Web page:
Heat Treating 440C Stainless Steel: What Hobbyist Knifemakers Need to Know

Heat Treating 440C Stainless Steel: What Hobbyist Knifemakers Need to Know

Hot Shot Oven & Kiln

What can you do with 440C, one of the hardest stainless steels available? You can make some seriously durable knives, that’s what!

440C stainless steel is a popular material with knifemakers and other metalworking hobbyists. But optimizing 440C’s renowned properties does take some attention and care in heat treatment.

Get all the fundamental info hobbyists need for heat treating 440C stainless steel right here.

What Is 440C Stainless Steel?

assorted stainless steels knives

440C is a high-carbon, martensitic stainless steel that’s widely used to make knives and other cutting tools that hold a sharp edge for a long time.

Important Properties

  • High hardness – Rockwell C 58 - 60 after heat treatment
  • Good wear resistance – Due to its high carbon content
  • Good corrosion resistance – Particularly compared to other high-carbon steels, due to the presence of chromium, which helps to prevent rust
  • Toughness – After tempering, shows resistance to cracking and chipping







0.9 - 1.2%


Corrosion resistance

16 - 18%


Hardness & wear resistance

0.8 - 1%



0.7 - 0.75%


Corrosion resistance

0.2 - 0.4%




Common Applications

common application examples of 440C stainless steel

440C’s high strength, hardness, and wear resistance make it great for:

  1. Knives of many kinds – Hunting, pocket, chef’s and more
  2. Bearings – High-speed and high-load applications in aerospace and automotive
  3. Valve parts – For ball, check, and gate valves
  4. Surgical instruments – For precision cutting and long-lasting sharpness, such as scalpels and forceps
  5. Tooling – Punches, dies, and molds

440C Heat Treatments

Various 440C steel treatments can make it easier to machine as well as max out its hardness and edge retention. Here's a look at the key processes.


Reduce internal stresses and improve machinability.

  1. Heat in furnace to 1650°F and hold for six hours.
  2. Shut furnace off and allow metal to cool inside.

Or, for smaller parts, you can save a bit of time by cycling the annealing process:

  1. Heat to 1600°F. Hold for two hours.
  2. Cool in furnace to 1300°F. Hold for four hours.
  3. Remove from furnace and air cool.


Increase wear resistance.

  1. Preheat in furnace. First to between 1100 - 1250°F.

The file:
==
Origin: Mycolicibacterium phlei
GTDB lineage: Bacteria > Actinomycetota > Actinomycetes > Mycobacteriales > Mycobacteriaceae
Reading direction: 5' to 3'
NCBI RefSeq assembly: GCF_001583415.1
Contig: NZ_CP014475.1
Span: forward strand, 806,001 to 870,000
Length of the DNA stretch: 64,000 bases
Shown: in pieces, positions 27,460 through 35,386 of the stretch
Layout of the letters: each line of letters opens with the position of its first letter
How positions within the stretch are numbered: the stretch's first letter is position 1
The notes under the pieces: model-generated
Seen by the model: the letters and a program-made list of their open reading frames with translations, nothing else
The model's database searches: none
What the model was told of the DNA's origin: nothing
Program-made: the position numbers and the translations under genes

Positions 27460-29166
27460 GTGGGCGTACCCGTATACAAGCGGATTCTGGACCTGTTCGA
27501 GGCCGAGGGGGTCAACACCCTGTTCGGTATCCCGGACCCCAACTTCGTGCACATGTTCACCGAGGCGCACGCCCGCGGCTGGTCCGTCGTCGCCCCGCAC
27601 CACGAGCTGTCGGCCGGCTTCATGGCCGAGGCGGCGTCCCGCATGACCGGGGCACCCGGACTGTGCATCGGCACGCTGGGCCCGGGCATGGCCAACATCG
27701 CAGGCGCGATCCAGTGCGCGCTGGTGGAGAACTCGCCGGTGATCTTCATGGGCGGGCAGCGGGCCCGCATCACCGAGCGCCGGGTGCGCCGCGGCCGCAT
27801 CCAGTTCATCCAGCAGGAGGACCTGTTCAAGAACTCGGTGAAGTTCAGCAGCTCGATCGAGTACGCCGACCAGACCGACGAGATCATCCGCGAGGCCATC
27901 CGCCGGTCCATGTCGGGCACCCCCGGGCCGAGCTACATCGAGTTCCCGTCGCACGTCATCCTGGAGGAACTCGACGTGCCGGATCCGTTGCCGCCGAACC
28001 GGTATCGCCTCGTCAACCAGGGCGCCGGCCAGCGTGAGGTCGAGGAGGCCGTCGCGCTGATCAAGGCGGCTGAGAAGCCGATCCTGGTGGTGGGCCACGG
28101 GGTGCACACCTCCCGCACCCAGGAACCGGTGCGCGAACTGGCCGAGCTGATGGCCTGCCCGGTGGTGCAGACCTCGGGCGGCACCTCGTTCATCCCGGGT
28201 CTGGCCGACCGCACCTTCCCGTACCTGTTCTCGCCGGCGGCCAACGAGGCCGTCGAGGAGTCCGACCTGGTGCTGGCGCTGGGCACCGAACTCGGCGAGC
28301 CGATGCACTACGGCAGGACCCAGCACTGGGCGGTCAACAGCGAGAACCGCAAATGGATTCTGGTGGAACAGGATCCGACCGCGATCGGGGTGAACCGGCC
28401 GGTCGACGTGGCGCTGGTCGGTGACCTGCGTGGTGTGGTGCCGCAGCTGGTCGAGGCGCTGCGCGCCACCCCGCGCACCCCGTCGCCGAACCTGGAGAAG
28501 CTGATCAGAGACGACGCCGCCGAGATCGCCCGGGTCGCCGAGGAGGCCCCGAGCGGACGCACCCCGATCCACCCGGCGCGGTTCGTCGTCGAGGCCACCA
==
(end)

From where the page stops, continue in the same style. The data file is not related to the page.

2. Raise the temperature to 1400 - 1450°F and allow to equalize.
  3. After these preheating steps, raise to 1850 - 1950°F. Hold for 30 - 45 minutes.
  4. Quench in oil or air cool to 125°F. Temper immediately afterward.


Reduce brittleness and improve toughness and ductility.

  1. Reheat the metal to 400 - 800°F. This will leave you with a hardness in the range of Rockwell C55 - 56. Don’t go over 800°F at this step, as studies show a decrease in toughness and corrosion resistance caused by higher-temperature tempering. 
  2. Hold for at least two hours, plus 1 hour per inch of thickness over 2 inches.
  3. To help improve dimensional stability, consider cryogenic treatment.
  4. Allow to return to room temperature after refrigeration. Repeat tempering.

Key Considerations & Best Practices

Metalworker shaping a hot knife

Here are some things to keep in mind when heat treating 440C:

  1. Control your temperature. Getting temperature right is vital for cycle annealing, preheating before hardening, and other steps. It helps to have programmable furnace controls, such as the user-friendly control options available on Hot Shot Ovens' heat treat furnaces.
  2. Temper carefully. Going too high with your tempering temperature can not only greatly reduce hardness but, as noted above, also can reduce corrosion resistance.
  3. Keep your workpiece clean. Ensure the metal is clean and free from any contaminants before heat treating. Even small amounts of dirt, oil, or other debris can affect the final properties of the steel.
  4. Take safety precautions. We’re working with very high heat. Wear protective clothing and use proper ventilation to minimize the risk of injury.

Now that you’ve sharpened your knowledge of 440C heat treatment, it’s time to apply what you know to get an edge as a knife maker. Anyway you slice it, 440C stainless steel is an excellent metal for making cutting tools of all types.